Last Updated on 05/07/2024 by Glynn Willard

RV Maintenance Tips For The RV Owner

Travel trailer maintenance is more than just a good idea if you own one. To state the obvious, many RV problems can be prevented by following an RV maintenance checklist.

Living full-time in a travel trailer and frequently moving forced us to create a checklist for our RV for regular maintenance and annual maintenance.

We want to help you prevent any anguish and show you the best way to keep your travel trailer or RV out of the shop for avoidable problems.

The whole point of having an RV is to enjoy the next adventure, not focus on repairs, right?

Let’s get your RV into tip-top shape!

For those of you who prefer video instead, watch DIY RV (Travel Trailer) Maintenance | Full Time RV Living | RYJ

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RV Maintenance Checklist

The following checklist may be specific to keeping a travel trailer in good condition, but most of the maintenance tasks can be applied as regular RV maintenance for any type of RV.

General Maintenance On A Weight Distribution Hitch

Weight distribution maintenance
Weight distribution hitches come in different flavors, but they all have equal functions. In other words, I have to generalize.

Make sure your hitch is properly adjusted for your trailer. If you don’t know how, have it professionally done for you before your next trip.

Once it’s properly set, follow these maintenance steps for continued safe towing.

  1. Find all of the fastening bolts on the trailer’s frame as well as the hitch. Properly torque the bolts before every moving day. It’s simple and fits in with the rest of your torque checks.

  3. Lubricate any point that the manual suggests with grease. I use basic bearing grease. I clean any lubricated parts and add new grease every time we move.

  5. Lastly, visual inspections for signs of wear, cracks, or warping are also important to prevent dangerous situations.


Check Your Battery Terminals On The House Batteries

Inspect RV battery terminals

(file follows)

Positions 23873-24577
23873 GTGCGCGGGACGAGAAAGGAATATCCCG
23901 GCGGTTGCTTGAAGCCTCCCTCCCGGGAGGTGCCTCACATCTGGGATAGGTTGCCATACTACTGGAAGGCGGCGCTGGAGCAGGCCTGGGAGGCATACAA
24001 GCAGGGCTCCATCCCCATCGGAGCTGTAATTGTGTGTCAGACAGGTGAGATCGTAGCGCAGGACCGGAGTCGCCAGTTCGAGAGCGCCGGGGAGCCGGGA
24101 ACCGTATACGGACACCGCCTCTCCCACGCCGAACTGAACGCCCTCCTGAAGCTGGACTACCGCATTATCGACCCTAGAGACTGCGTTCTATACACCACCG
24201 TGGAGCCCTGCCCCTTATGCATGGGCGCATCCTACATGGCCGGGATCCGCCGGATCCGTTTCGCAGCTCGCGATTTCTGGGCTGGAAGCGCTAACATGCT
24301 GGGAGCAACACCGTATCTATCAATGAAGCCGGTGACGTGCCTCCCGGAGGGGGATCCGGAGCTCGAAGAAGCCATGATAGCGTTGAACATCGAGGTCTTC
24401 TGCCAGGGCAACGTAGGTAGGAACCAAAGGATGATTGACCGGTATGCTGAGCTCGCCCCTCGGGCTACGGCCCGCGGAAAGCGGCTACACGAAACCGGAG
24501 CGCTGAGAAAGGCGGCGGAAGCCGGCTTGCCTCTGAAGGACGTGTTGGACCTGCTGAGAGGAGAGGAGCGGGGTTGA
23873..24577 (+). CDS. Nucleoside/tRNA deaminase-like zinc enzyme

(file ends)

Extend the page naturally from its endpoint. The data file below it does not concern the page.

At least every six months, inspect, clean, and tighten the terminals on all your RV batteries.

If they’re lead-acid batteries and you see corrosion, use a baking soda and water mixture to clean the terminals.

If they’re lithium, do regular inspections to make sure the connections are tight.

This is also a good time to inspect any exposed aspects of your electrical systems for signs of damage on the interior and exterior of your RV.

While you’re at it, test each smoke alarm and all the carbon monoxide detectors.

Check The Trailer Tires


Technically, this should be listed first. Tires break down faster than any other part of a trailer regardless of whether you’re moving a lot or not.

Ignoring your tires can and will eventually lead to serious problems, costly repairs, uneven wear, or even catastrophe.

It’s good practice to know how much your rig weighs when it’s filled with your stuff as well as water.

Use the chart supplied online by your tire manufacturer to find the proper tire pressure for the weight of the RV.

The internet is plagued with arguments about tires. Don’t get caught up in it. Just use the chart and set the PSI appropriately.

Then watch your tires for wear and adjust the air pressure accordingly.

Also, take into account the current climate for the region in which you’re traveling as well as the terrain. If it’s hot, adjust the pressure down.

If it’s cold, adjust it up slightly.

If you’re running on rocky terrain, air down a bit.

The bottom line with PSI for your RV is that if you stay on top of it, you’ll start to figure out the right PSI for your driving habits.

Some might consider this overkill, but check all the tire’s PSI and correct it before every moving day. Early morning is best.

Don’t forget to incorporate the spare tire in this maintenance schedule.

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Test & Check Your Brakes

check trailer brakes
It takes very little effort to test the trailer or motorhome’s brakes for proper operation as you’re pulling out of your spot.

It’s great if you have an external trailer brake!

Go slow and apply the brakes hard.

If you feel any discrepancy, stop and figure out the problem. Ignoring it is not worth the risk on the open road!

Now for maintenance, remove your brake drums every three to six months based on your usage and inspect all the brake components.

On one occasion, I did this and found the automatic adjuster spring and adjuster disconnected.

It took some effort to return it to good working order, but at least it was reparable.

Had I not checked it on a regular basis, I would not have known since it’s a dual-axle trailer.